BIG PICTURE: Is it time to disband CoA?

If reforms are not happening, Rai & Co can go because decisions taken by them might prove unwise in the long run

Published: 03rd June 2018 01:34 AM  |   Last Updated: 03rd June 2018 07:52 AM   |  A+A-

My anguished cry on Twitter to disband the Committee of Administrators (CoA) evoked sarcastic response from those who had all along maintained that courts had no business to interfere in the functioning of sports bodies. Despite its widespread acceptance, there were still many who felt that the Justice Lodha panel recommendations were not worth implementing. Since the Supreme Court whole-heartedly approved the reforms, there did not seem to be any escape route available for the BCCI administrators.

As a vocal supporter of these reforms, not only had most of us welcomed the new rules and regulations but even applauded the stand taken by the court. Almost two years have passed and nothing has changed. Far from the new constitution being in place, with a new set of people governing the world’s richest cricket body, status quo continues, the only difference being that now the board is governed by a super constitutional authority called the CoA. This four-member body appointed by the Supreme Court to oversee the implementation of the reforms got reduced to two — Vinod Rai and Diana Eduljee — after two members resigned. Eminent historian and writer Ramachandra Guha was the first to raise a red flag, quitting the panel and criticising the manner in which his colleagues were functioning. He wanted the CoA to do its job of getting the board to implement the recommendations, without trying to take administrative decisions on behalf of the board.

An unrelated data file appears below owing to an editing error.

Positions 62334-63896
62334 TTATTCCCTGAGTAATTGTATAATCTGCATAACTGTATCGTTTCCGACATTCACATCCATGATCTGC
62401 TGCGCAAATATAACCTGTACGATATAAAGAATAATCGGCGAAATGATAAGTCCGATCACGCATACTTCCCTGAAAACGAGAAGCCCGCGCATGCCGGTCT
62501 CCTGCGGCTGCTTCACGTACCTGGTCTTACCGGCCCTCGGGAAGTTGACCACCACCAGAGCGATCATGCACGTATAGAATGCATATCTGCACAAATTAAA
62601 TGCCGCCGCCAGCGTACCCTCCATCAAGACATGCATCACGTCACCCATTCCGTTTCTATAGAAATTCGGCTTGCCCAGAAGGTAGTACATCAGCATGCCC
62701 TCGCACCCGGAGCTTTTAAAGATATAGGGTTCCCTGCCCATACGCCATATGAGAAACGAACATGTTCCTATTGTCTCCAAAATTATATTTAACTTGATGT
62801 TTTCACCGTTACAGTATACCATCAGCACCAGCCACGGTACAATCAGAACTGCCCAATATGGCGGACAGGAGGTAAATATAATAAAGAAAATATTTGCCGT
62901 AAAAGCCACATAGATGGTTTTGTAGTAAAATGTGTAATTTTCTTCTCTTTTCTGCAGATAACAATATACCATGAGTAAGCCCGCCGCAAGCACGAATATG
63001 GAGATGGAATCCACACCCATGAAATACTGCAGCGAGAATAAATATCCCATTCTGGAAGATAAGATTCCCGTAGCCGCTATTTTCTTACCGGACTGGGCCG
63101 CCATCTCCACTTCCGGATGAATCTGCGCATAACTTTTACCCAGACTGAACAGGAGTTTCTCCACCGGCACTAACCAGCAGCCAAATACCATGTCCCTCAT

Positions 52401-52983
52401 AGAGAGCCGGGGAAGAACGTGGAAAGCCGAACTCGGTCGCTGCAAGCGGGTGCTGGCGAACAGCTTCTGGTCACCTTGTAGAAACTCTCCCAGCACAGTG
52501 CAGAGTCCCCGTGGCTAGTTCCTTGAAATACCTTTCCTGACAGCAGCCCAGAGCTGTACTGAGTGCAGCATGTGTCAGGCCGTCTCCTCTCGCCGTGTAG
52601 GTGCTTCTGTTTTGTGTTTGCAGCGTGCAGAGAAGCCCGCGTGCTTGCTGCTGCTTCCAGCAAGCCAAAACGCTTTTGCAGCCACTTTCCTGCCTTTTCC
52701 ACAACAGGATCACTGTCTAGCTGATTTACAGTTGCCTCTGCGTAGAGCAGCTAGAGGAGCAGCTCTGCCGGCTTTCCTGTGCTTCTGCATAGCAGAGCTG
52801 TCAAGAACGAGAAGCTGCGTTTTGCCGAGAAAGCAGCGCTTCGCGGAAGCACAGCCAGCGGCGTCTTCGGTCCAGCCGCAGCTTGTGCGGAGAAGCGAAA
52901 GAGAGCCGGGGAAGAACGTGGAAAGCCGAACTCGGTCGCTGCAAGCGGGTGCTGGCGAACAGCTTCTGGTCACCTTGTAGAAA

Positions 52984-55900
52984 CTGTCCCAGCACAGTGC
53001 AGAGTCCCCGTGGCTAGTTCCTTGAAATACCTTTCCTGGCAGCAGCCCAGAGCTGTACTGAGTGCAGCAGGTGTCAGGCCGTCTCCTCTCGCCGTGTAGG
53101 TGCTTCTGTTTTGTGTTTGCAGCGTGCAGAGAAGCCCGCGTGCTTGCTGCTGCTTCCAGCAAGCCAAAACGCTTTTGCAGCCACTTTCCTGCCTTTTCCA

Guha’s exit made no difference as Rai, famous as the man who brought to light the UPA government’s complicity in the 2G corruption scandal, did not mend his ways. Along with former cricketer Eduljee, he has continued to not only run the board but has also taken certain cricketing decisions he had no business taking. They are constantly at loggerheads with the board, be it the decision to not play a day-night Test in Australia or allow the Indian captain to skip a Test match to play county cricket in England.

Rai has the reputation of being a competent bureaucrat whose integrity may be beyond reproach, but that does not qualify him to take cricketing decisions that would impact the game in the long run. When the Supreme Court appointed the committee, its brief was not for it to become masters of the board. They were to simply work out the mechanics of how to get the reforms in place in as short a period as possible.

To be fair to Rai, the court too has not been very firm in forcing the board to comply. They are hearing their appeals, and giving all indications that they are amenable to dropping certain provisions in the Lodha recommendations. This has only emboldened board members to be defiant and keep stalling the reforms.

We have now reached a stage where the BCCI and CoA keep squabbling in public and this never-ending spat is the reason why I feel status quo is better than this half-baked attempt to set the errant boys right.

No one who wishes Indian cricket well would disagree that Justice Lodha did a commendable job in preparing a certain set of guidelines which are needed to making the BCCI's functioning accountable and transparent. However, none of us foresaw, that even after being ordered to do so by the highest court of the land, we are nowhere near a final resolution. All we have seen is that one set of administrators has been replaced by people who also are accountable to no one. If the status quo has to continue, it is better that the board be governed by its own people. We don’t need it to be run by cricket fans innocent of the impact their decisions may have on the overall health of the game.

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